c.JupyterHub.tornado_settings = {
    "headers": {
        "Content-Security-Policy": "frame-ancestors 'self' http://localhost:8090",
        "Access-Control-Allow-Origin": "http://locahost:8090",

We also need to apply the same setting to our single user Jupyter servers, in this case we copy the file jupyter_notebook_config.py into /etc/jupyter/ within our docker image. This file contains the same headers settings as above, but for the c.NotebookApp.tornado_settings option.

Once these changes have been made, and the servers restarted, you should then be able to access Jupyter within the iframe.

Saving a Notebook

Now that we have a working notebook file being created and displayed within our iframe, the next stage is to save the contents within our application’s database. To do this, as mentioned above, we can use the same API endpoint that creates a file to return the file contents. Therefore the following request can be made when we tell our application to save the Jupyter notebook.

fetch("http://locahost:8000/user/Bob/api/contents/work/Untitled.ipynb?type=file&format=text&content=1", {
            method: 'GET',
            headers: {
                'Authorization': 'Token ' + token,
                'Content-Type': 'application/json',

Unfortunately what became clear is that this request will only return the last saved content of the file, and therefore if we click ‘Save’ within our application before the Jupyter notebook has autosaved, we return empty contents. This brings up another point, within the notebook there is a button to save the file which will save it within the Jupyter server but this is a different functionality to the Save button within our own application. To have two methods of saving the file within the same page, which have different functionality, is confusing so we needed a way to align both methods. This meant communicating between our application and the iframe.

Accessing elements within an iframe is, sensibly, highly restricted, we therefore couldn’t just trigger a ‘click’ on the internal save button. Instead we used an HTML method called postMessage to send an event to the window holding the iframe, these messages can work between embedded pages and their parent page or between tabs and most importantly can work across different domains. Therefore when a user clicks save within our application, we can post a message to the iframe in the hopes of triggering the save within the notebook itself. The post message has to contain the domain name of the target to confirm that these match.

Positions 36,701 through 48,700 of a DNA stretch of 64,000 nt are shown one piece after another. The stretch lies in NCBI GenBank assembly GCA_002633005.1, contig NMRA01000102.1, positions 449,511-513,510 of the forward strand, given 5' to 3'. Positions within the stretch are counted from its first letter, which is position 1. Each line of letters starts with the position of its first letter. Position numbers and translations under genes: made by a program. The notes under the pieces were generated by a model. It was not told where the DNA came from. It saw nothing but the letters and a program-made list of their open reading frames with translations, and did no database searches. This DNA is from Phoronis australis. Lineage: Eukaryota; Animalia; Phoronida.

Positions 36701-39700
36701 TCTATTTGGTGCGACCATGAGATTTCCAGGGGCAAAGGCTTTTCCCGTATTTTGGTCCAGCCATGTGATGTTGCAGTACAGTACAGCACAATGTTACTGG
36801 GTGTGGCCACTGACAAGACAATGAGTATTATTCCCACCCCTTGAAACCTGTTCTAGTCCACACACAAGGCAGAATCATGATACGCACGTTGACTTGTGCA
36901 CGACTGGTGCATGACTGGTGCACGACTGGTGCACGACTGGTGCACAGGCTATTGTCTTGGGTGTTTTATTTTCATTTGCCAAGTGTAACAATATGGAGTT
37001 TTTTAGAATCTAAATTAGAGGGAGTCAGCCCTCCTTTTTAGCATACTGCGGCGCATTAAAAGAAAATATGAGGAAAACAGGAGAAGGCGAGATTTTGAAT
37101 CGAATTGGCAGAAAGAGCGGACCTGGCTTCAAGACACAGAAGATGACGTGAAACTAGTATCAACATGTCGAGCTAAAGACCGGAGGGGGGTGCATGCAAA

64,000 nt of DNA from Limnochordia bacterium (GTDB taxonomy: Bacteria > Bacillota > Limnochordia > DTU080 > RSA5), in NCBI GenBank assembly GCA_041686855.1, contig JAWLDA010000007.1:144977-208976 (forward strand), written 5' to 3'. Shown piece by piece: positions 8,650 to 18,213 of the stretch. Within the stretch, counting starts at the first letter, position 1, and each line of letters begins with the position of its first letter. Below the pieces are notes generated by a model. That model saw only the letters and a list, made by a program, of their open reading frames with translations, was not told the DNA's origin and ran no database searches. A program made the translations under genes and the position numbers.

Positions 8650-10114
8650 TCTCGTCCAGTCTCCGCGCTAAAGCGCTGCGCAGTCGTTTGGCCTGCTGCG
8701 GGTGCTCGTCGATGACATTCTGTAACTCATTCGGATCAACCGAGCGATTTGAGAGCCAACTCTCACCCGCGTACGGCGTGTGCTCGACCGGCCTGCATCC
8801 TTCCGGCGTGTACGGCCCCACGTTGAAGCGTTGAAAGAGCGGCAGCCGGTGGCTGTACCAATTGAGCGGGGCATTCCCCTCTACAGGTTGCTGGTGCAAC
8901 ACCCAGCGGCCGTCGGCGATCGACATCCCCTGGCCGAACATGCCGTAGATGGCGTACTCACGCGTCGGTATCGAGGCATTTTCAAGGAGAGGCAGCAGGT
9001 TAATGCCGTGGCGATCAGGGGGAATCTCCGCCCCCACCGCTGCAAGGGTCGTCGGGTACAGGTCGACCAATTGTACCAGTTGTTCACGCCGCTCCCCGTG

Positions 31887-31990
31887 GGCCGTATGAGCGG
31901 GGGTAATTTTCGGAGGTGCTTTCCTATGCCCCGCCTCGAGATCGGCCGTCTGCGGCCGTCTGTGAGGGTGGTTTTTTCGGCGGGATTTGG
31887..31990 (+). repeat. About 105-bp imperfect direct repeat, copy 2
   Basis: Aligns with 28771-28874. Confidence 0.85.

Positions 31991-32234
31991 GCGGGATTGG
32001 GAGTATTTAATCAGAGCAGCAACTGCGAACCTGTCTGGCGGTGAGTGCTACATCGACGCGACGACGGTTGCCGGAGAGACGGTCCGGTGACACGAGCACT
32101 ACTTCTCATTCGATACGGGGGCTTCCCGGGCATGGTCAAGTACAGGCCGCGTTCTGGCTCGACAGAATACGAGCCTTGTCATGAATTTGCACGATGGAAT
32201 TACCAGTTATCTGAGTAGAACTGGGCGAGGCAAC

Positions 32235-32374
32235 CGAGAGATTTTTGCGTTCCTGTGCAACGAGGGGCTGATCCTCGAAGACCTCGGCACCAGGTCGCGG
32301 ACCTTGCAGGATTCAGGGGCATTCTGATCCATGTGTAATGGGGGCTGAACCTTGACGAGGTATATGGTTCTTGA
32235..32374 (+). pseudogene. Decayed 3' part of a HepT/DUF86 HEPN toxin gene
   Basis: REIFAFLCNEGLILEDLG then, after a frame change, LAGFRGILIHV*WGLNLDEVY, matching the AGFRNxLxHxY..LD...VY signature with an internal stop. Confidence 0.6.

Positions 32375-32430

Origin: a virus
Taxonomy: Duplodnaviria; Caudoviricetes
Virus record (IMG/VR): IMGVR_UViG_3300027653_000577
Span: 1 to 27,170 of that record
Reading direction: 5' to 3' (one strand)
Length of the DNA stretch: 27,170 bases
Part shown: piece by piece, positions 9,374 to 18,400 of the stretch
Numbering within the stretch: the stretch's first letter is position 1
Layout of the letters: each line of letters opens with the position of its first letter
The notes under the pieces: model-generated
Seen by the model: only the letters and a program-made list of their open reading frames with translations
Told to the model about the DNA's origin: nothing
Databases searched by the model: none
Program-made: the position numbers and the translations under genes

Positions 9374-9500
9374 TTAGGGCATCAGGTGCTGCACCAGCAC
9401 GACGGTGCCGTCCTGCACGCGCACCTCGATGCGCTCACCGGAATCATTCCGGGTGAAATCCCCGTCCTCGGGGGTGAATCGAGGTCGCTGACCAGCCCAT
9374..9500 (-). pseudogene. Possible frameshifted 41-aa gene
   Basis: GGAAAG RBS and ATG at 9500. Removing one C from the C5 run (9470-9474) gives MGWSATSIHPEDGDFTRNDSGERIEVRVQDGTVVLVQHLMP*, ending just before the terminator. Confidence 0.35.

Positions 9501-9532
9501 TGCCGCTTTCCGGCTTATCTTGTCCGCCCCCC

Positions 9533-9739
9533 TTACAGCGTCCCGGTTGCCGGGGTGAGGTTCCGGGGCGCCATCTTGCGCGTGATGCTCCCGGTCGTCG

const iframe = document.getElementById('jupyterframe');
iframe.contentWindow.postMessage("pleaseSave", "http://localhost:8000");

We now need to capture this message within the Jupyter notebook scripts, this means adding some custom javascript. A process to do this within Jupyter has already been set up for us, by copying a file named ‘custom.js’ to .jupyter/custom/ this file will be read and executed by the Jupyter notebook server. To capture the postMessage, we add the following event listener.

define(['base/js/namespace', "base/js/events"], function(Jupyter, events){
    Jupyter._target = '_self';

    window.addEventListener('message', event => {
        if (event.origin.startsWith("http://locahost:8090")) {
            console.log("Notebook - Calling save Action");

Not only do we listen for the message event here, but we also check that it came from the origin we were expecting, i.e. our own application. If it does, then we call an action within the Jupyter object, which triggers a save within the notebook. Thus linking our save button to saving the actual Notebook file within the Jupyter server.

The next step is to know when this action has been completed, so we can pull the contents in our application and save them in our database. To do this, we again use PostMessage to communicate between our iframe and the parent window.

events.on('notebook_saved.Notebook', function() {
        console.log("Notebook - Saved");
        window.parent.postMessage("SAVED", "http://locahost:8090");

The above code is also in our custom.js file, and is triggered on the event called when a notebook has been saved. Note that this is therefore triggered not only when we call the save action, but also when a user clicks on the save button within the notebook. This postmessage is now from the iframe to the parent window, and therefore the target origin is the domain of our main application.

Within the javascript of our own application we can then add an event listener for this message, much as we did within the Jupyter notebook js. Once it’s triggered we can use the API call to return the file contents, which now contain the latest changes, and this can be saved into our database.

Overview of the connections between our app and Jupyter when saving a file

Using these two postMessages we’ve therefore been able to link up the save buttons within our application to those within the Jupyter notebook and both now perform the same actions.


By utilizing the JupyterHub API, adding custom javascript and sending postMessages between windows we’ve been able to integrate Jupyter notebooks within our own application. Not only can users now use the full functionality of Jupyter to analyse data, but they’re also able to open and access files in the same manner as all other parts of our application.

We hope that the process described here, along with the code snippets, help any developers looking to embed Jupyter within their own application.